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News / Northwest

Firefighters knock down blaze in Soap Lake as fire season continues statewide

By Joel Martin, Columbia Basin Herald
Published: September 20, 2023, 7:37am

SOAP LAKE — Grant County Fire District 7, with a little help from its friends, extinguished a 2-acre wildfire Monday night in Soap Lake, according to a statement from the fire district.

At about 10:45, GCFD 7 responded to a report of a structure fire at Division Street and SR 28, the statement said. When firefighters arrived, they found that no structures were actually burning, but a commercial building and multiple residences were threatened. Making matters worse were high winds, light fuels and a power pole brought down as a result of the fire.

Agencies involved included Grant County Fire District 7, Grant County Fire District 13, Ephrata Fire Department, Soap Lake Police, Ephrata Police, Grant County Sheriff’s Office, Washington State Patrol and Grant Public Utility District, the statement said.

The cause of the blaze is under investigation, but nearby residents noted that multiple fires had occurred last year at the same location and had been determined to be arson. No suspect was publicly identified in relation to those fires.

A wildfire sprang up Monday afternoon at Madame Dorian Park outside of Wallula between Kennewick and Walla Walla, according to the Washington State Department of Natural Resources. It was 30% contained at 200 acres Tuesday afternoon. The cause was human activity.

Fire danger remains high over most of central and eastern Washington, according to the DNR, except in the southwest Washington Cascades and parts of Chelan and Okanogan counties, where fire danger was rated as extreme. Air quality was good throughout the Columbia Basin.

These fires were also burning Tuesday, according to data from the National Interagency Fire Center:

  • Delabarre: This fire in Olympic National Park had more than doubled between Monday and Tuesday, from 1,500 acres to 3,554. Estimated costs had increased tenfold during the same time, to $5 million. It was uncontained Tuesday. The fire was discovered Sept. 1.
  • Low Divide: This fire in the Olympic National Forest was discovered Sept. 1 and had grown to 321 acres Tuesday. It was uncontained and costs were estimated at $125,000. The cause was determined to be natural.
  • Cowlitz Complex: This 30-fire complex in Gifford Pinchot National Forest was 34% contained Tuesday at 695 acres. The fires originated Aug. 25.
  • Diamond Mountain: This fire about 25 miles south of Port Angeles was discovered Sept. 1 and remained at 30 acres Tuesday. The cause was determined to be natural. It was uncontained and costs were estimated at $10,000.
  • Martin Lake: This fire in the Olympic National Forest was discovered Sept. 1 and was at 108 acres Tuesday. It was uncontained and costs were estimated at $50,000.
  • Eagle Point: Discovered Aug. 29 about 12 miles south of Port Angeles, this fire was still at 128 acres Tuesday. It was still uncontained and costs were estimated at $100,000.
  • Blue Lake: This blaze about 53 miles west of Omak was 80% contained Tuesday at 1,074 acres. Costs were estimated at $5.75 million. It was discovered July 29.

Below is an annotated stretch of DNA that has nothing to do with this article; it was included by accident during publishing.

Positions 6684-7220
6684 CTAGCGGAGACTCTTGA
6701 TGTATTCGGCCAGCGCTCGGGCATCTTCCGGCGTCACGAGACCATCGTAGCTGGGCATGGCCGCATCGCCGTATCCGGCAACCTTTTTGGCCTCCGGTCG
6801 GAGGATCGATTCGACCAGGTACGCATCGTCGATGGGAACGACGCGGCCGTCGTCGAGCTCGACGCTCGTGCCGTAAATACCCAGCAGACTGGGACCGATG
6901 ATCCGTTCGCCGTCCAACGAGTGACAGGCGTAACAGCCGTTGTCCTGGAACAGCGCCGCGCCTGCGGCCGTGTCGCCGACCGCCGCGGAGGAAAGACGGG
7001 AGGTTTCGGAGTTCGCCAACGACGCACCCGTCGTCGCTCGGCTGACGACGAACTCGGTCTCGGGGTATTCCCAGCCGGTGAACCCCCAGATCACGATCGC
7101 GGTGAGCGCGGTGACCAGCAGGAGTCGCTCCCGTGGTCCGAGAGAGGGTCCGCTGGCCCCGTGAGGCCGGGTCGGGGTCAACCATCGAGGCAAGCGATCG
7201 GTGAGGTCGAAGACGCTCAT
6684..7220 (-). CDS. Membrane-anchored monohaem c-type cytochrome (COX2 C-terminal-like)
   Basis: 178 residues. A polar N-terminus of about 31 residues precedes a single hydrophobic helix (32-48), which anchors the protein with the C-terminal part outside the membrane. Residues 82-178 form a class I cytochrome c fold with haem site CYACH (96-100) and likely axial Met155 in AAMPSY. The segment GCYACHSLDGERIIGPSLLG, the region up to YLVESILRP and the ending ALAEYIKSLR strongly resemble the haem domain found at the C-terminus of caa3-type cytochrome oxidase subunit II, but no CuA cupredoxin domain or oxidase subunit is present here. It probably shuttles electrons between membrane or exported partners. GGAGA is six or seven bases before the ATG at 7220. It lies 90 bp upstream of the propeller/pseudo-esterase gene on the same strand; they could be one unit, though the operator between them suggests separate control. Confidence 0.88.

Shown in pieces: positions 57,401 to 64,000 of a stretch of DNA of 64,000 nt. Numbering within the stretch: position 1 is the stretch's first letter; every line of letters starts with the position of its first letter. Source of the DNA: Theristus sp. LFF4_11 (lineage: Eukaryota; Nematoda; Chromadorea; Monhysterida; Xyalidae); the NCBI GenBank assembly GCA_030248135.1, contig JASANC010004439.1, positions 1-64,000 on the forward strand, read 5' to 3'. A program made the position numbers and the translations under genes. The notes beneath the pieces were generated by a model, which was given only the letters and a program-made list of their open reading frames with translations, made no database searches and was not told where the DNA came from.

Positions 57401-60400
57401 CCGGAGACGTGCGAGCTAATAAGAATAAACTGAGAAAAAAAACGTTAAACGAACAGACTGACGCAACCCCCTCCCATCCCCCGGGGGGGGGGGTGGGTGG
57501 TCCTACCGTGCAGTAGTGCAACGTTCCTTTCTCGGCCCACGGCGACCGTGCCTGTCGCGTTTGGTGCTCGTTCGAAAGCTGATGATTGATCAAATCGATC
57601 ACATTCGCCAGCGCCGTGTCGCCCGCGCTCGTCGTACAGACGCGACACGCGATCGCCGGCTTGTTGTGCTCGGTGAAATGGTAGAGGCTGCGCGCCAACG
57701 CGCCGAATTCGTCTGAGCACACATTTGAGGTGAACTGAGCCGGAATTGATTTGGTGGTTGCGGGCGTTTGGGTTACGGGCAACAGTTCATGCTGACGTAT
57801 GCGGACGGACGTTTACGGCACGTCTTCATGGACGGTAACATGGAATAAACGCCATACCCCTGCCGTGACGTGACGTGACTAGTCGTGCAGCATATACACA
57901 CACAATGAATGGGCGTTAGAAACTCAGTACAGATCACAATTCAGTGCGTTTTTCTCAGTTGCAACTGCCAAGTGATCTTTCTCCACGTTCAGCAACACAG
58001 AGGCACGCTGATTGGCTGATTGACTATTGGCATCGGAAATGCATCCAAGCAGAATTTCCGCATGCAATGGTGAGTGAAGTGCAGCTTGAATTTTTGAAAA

• Eagle Bluff: This fire, southwest of Oroville near the Canadian border, has burned 16,428 acres. The fire has cost about $9.9 million and was fully contained Tuesday. The cause for the fire is unknown.
  • Sourdough: Burning in the Ross Lake National Recreation Area in the north Cascades since July 29, it was 25% contained Tuesday at 6,369 acres. Costs are estimated at $24 million.
  • Oregon Road: This fire discovered Aug. 18 about 31 miles north of Spokane was still 99% contained at 10,817 acres Tuesday. Costs are estimated at $14.2 million.
  • Salmo Basin: This fire, on the Canadian border 55 miles north of Newport, remained at 75 acres Tuesday. The blaze was discovered July 30. Containment information was not available. Costs are estimated at $500,000.
  • Dome Peak: This fire, located northeast of Mt. Baker National Forest, was still uncontained as of Tuesday and had spread to 1,477 acres. The fire was reported July 29. Costs were estimated at $100,000.
  • Lake Whatcom: Discovered Aug. 28 about 9 miles southeast of Bellingham, this fire was 100% contained at 40 acres Tuesday. Costs were estimated at $850,000.
  • Kindy Creek: Discovered Aug. 18 above Lake Chelan about 75 miles northwest of Wenatchee, this blaze had grown to 210 acres Tuesday. It was uncontained and costs were estimated at $90,000.
  • Airplane Lake: This blaze about 53 miles northwest of Wenatchee had grown to 6,677 acres Tuesday and costs are estimated at $500,000. It is reported as uncontained and no cause has been identified. It was discovered July 7.
  • Chocolate Creek: This blaze about 58 miles northwest of Wenatchee was still uncontained Tuesday, holding steady at 15 acres. Costs were estimated at $90,000.
  • Gray: Discovered Aug. 18 about 17 miles west of Spokane, it was still 99% contained at 10,085 acres Tuesday. The fire was determined to be caused by human activity and costs were estimated at $10.4 million.
  • Consalus Incident: Around 475 acres burned near the Idaho border due east of the Little Oreille National Wildlife Refuge. The fire has cost about $12 million and was 100% contained Tuesday. Authorities report that the cause of the fire is natural.

Several other fires are reported throughout the state but have burned less than 10 acres and are not included in this report. The majority are less than 1 acre.

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